Years Active:19661968
  Documents in Archive:1
  Publications:Workers' Republic
  Emerged/Split from:Irish Workers' Union
  Other Related Organisation: League for a Workers Republic
Related Collection:1916 Easter Rising: Anniversaries and Commemorations
  Article:Irish Workers' Group, 1966-1968
Timeline:View in the timeline of the Irish left
Discuss:Comments on this organisation


The Irish Workers’ Group was a Marxist party established in 1966. Prior to this it had been called the Irish Workers Union and then the Irish Communist Group. It included Marxists and Irish Republicans including Gerry Lawless (later of Saor Éire). Two wings developed in the ICG including a Trotskist wing which became the IWG and a Maoist wing which became the Irish Communist Organisation. It produced two publications, the Irish Militant and An Solas/Workers’ republic. The IWG by the late 1960s had relocated to London and saw some members join Sean Matgamna in Workers Fight and others form the League for a Workers Republic. It became defunct around 1968.

(Not to be mistaken for the later Irish Workers’ Group).


WikipediaIrish Workers' Group 


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A list of known publications from Irish Workers' Group [1966], including those not represented in the Irish Left Archive collection.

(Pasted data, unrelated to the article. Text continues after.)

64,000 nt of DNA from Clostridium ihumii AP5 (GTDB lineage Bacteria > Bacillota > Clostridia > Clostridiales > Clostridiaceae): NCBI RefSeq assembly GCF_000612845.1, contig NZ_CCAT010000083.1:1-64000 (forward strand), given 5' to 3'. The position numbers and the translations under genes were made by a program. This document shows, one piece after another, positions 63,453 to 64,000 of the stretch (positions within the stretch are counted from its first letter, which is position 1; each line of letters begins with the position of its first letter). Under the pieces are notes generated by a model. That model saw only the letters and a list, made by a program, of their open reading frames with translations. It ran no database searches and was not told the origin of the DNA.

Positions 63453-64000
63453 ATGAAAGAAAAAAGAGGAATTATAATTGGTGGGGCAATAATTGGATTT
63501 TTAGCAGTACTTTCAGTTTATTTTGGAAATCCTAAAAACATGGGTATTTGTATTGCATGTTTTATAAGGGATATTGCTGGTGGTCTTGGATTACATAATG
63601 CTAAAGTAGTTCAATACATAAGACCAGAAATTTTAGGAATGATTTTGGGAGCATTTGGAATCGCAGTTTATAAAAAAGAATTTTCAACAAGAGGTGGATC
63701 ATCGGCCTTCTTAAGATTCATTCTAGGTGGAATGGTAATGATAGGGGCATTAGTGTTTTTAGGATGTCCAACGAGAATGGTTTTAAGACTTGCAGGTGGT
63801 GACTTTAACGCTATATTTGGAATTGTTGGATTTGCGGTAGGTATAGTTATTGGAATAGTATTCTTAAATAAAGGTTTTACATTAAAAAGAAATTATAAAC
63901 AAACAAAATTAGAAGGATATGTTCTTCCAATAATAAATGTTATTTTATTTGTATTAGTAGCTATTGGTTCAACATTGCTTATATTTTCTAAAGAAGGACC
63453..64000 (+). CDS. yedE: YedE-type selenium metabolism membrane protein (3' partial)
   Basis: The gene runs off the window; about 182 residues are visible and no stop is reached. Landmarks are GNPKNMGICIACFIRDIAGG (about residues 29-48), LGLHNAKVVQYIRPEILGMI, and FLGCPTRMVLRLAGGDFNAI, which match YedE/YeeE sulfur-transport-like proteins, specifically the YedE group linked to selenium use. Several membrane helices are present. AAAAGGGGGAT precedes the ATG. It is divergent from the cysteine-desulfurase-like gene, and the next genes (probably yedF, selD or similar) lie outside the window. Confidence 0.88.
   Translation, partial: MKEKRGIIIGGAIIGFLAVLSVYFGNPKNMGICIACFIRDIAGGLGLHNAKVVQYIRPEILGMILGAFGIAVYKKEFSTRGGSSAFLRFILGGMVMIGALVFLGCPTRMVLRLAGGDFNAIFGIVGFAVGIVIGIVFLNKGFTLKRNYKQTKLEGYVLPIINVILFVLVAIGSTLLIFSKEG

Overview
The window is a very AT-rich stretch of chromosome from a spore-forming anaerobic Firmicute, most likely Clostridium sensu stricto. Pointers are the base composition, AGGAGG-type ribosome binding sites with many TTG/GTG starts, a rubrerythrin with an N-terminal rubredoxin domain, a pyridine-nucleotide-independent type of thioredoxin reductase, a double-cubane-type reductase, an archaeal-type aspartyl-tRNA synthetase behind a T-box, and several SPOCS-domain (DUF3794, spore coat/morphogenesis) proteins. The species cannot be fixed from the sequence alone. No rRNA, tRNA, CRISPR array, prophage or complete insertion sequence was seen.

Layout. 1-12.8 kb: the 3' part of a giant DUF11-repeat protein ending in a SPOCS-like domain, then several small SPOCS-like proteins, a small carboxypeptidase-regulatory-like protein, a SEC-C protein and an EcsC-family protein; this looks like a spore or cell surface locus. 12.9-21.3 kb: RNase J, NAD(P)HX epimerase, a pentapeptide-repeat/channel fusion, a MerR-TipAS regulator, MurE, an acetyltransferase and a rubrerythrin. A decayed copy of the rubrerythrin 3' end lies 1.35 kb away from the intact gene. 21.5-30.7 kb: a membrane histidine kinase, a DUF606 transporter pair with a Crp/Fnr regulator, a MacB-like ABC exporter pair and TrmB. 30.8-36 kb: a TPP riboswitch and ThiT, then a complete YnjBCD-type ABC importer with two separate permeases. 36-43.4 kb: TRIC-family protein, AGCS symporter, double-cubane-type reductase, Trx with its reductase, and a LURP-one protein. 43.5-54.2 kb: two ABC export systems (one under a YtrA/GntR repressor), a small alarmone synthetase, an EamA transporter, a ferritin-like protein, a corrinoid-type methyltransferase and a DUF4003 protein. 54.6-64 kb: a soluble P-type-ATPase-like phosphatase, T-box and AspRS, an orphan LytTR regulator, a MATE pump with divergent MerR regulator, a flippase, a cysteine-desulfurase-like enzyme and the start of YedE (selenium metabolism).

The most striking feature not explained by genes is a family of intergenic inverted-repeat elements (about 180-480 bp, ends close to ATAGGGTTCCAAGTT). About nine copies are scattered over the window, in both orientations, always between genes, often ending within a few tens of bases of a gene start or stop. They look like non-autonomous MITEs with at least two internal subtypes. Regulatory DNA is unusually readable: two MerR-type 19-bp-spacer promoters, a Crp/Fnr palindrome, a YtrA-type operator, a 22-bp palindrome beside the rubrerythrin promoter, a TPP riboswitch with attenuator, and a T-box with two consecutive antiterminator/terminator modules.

Irish Militant: For an Irish Workers' Republic19661968Irish Workers' Group [1966]
Solas, An19651966Irish Communist Group, Irish Workers' Group [1966]
Workers' Republic19671988 c.Irish Workers' Group [1966], League for a Workers Republic


Irish Workers' Group, 1966-1968

From The Irish Left Open History Project

The Irish Workers Group (IWG) was formed in London in 1966, out of the divisions within the Irish Communist Group. It is argued by D.R. O’Connor Lysaght that the IWG was the first active Trotskyist group to establish itself in Ireland since the Revolutionary Socialist Party of the 1940s. This does not mean that the origins of modern Irish Trotskyism lie within the IWG – the SWM/SWP and Militant/Socialist Party, who arrived in the 1970s, are both outside its borders, while the Socialist Labour League had activists in Ireland contemporaneous to the IWP – merely that it is pivotal to any understanding of the Trotskyist movement on the island. Indeed, in terms of personnel, if not quite ideology, it is possible to trace the IWG in 1967 to the present-day Workers Unemployed Action Group in Clonmel, as well as Socialist Democracy.

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